|Posted by jaffar on July 24, 2013 at 2:45 AM|
Site architecture includes how the site works, the number of modules, and how they interact.
Keep your site lean, using the minimal amount of code and fewest number of modules necessary. Use contrib
modules whenever possible rather than writing custom code. Become expert at key contrib modules, such as
Views and Panels. Follow Drupal standards for custom code. Reevaluate your architecture periodically.
Mistake: Too many modules. More than 200 modules indicates a need for analysis to be sure all are necessary.
Example 1: Original plan included multiple languages, but site ended up in English only.
Example 2: Original plan anticipated need for numerous roles, but most not used.
Solution: Reevaluate your site periodically, and disable or remove unused modules.
Mistake: Creating custom code when a contrib module already does the job well.
Example: Custom module to create forms on the fly that can be sent by email to site admins.
Solution: In this case, the well-tested Webform module provides this functionality, along with flexibility for site
admins. Be sure no contrib module already does what you need.
Mistake: Hacked core or contrib modules. Behavior will be unpredictable. Updating is difficult.
Solution: If core or contrib doesn’t do quite what you need, build a custom module using hooks to alter
behavior. If you inherit a site, use the Hacked! module to find altered code (see Recommended Tools).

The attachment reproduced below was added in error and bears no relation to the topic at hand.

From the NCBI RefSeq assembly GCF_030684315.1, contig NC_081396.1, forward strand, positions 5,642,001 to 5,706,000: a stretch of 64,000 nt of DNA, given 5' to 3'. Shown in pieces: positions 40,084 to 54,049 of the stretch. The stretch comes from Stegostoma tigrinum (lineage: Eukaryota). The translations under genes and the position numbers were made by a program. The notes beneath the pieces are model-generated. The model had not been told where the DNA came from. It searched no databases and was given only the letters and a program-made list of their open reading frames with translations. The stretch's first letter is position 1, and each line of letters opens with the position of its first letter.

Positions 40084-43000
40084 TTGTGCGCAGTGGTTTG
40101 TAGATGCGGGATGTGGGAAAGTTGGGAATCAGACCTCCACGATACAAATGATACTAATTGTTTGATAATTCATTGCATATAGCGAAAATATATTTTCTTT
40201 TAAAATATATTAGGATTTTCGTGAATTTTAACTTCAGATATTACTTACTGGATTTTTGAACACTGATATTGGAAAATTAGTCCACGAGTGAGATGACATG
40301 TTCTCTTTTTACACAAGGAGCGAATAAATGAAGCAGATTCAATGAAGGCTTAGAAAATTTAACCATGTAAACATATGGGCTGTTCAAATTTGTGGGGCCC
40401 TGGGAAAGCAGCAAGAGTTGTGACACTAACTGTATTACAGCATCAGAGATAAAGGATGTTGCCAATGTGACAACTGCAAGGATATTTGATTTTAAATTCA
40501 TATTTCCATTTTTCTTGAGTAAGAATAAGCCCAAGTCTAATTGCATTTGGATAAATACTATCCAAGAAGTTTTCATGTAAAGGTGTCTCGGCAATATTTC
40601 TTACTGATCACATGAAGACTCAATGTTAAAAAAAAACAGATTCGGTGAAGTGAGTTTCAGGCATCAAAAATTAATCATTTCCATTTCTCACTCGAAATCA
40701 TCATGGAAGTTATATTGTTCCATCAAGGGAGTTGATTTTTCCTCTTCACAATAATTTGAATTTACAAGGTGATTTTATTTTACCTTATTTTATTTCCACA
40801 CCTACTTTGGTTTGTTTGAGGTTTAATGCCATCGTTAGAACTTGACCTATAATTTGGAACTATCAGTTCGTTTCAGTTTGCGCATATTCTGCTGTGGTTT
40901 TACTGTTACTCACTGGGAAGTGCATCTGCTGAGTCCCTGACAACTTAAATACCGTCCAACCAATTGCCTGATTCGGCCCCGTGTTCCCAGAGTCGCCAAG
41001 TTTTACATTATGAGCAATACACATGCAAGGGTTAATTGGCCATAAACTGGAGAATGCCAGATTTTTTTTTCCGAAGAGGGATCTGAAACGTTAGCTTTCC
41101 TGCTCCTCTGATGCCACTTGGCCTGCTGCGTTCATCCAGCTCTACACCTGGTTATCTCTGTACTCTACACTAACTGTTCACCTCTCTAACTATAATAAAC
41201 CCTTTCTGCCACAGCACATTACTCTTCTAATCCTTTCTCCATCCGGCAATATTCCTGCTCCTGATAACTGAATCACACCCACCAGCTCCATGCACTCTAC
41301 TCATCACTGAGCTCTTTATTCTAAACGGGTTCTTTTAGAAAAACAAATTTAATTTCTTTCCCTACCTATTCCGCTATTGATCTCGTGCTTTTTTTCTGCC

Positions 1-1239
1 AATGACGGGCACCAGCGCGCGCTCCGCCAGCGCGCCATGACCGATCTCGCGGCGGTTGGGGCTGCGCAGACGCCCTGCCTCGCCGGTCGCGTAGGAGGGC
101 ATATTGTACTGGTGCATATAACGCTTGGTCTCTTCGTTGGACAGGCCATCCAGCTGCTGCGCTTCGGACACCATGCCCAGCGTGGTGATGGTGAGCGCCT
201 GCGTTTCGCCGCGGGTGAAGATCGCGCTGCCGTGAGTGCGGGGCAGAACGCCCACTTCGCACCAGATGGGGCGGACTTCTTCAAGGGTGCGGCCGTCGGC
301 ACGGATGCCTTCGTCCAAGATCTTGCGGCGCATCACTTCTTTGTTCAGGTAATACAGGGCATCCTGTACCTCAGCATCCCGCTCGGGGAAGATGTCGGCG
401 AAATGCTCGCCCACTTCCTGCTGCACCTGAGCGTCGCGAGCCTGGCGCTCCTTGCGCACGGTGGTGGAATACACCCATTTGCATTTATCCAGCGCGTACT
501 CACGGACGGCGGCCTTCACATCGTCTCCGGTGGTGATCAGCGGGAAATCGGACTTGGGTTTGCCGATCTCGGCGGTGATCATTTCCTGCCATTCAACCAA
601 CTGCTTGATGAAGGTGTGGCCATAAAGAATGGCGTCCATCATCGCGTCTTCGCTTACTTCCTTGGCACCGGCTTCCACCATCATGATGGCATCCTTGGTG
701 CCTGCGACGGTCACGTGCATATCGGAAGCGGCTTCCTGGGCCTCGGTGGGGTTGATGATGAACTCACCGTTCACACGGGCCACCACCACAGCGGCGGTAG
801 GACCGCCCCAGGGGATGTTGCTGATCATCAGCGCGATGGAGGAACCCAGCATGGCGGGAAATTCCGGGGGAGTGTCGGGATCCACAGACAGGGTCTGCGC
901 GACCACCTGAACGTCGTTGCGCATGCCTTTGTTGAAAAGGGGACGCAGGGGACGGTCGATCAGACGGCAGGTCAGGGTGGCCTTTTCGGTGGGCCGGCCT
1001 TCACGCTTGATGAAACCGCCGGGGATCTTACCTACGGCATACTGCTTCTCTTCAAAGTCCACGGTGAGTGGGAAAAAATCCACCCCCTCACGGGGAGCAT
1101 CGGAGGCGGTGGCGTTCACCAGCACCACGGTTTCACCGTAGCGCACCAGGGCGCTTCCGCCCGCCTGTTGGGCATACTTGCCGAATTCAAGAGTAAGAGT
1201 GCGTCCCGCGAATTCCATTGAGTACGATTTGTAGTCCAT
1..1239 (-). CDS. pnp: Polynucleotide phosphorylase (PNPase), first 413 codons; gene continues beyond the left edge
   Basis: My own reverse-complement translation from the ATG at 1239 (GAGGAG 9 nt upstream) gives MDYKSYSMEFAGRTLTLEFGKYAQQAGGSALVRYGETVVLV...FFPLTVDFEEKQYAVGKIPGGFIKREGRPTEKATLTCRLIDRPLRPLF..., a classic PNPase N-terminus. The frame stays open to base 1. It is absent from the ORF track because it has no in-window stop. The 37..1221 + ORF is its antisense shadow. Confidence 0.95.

Mistake: Custom code using the wrong hooks or using the Drupal API incorrectly.
Example 1: Using hook_init, which loads on every page, for something only used on the home page.
Example 2: Custom modules with hardcoded strings for nids, tids, and vids. When these change in the
future, troubleshooting the cause of resulting problems is very difficult.
Solution: Plan carefully when using custom code. Find the right hooks and syntax using drupal.org’s API
documentation at [http://api.drupal.org/api/drupal].
On this site, simply enter the name of a Drupal module. The site will spin up a Drupal instance for you to test
the module for 30 minutes.
Hacked! module [http://drupal.org/project/hacked]
This module scans your Drupal installation, including contrib modules and themes, and determines if they
have been changed. Used with the Diff module, result screens will tell you the exact lines that have changed.
Not to be used on production sites.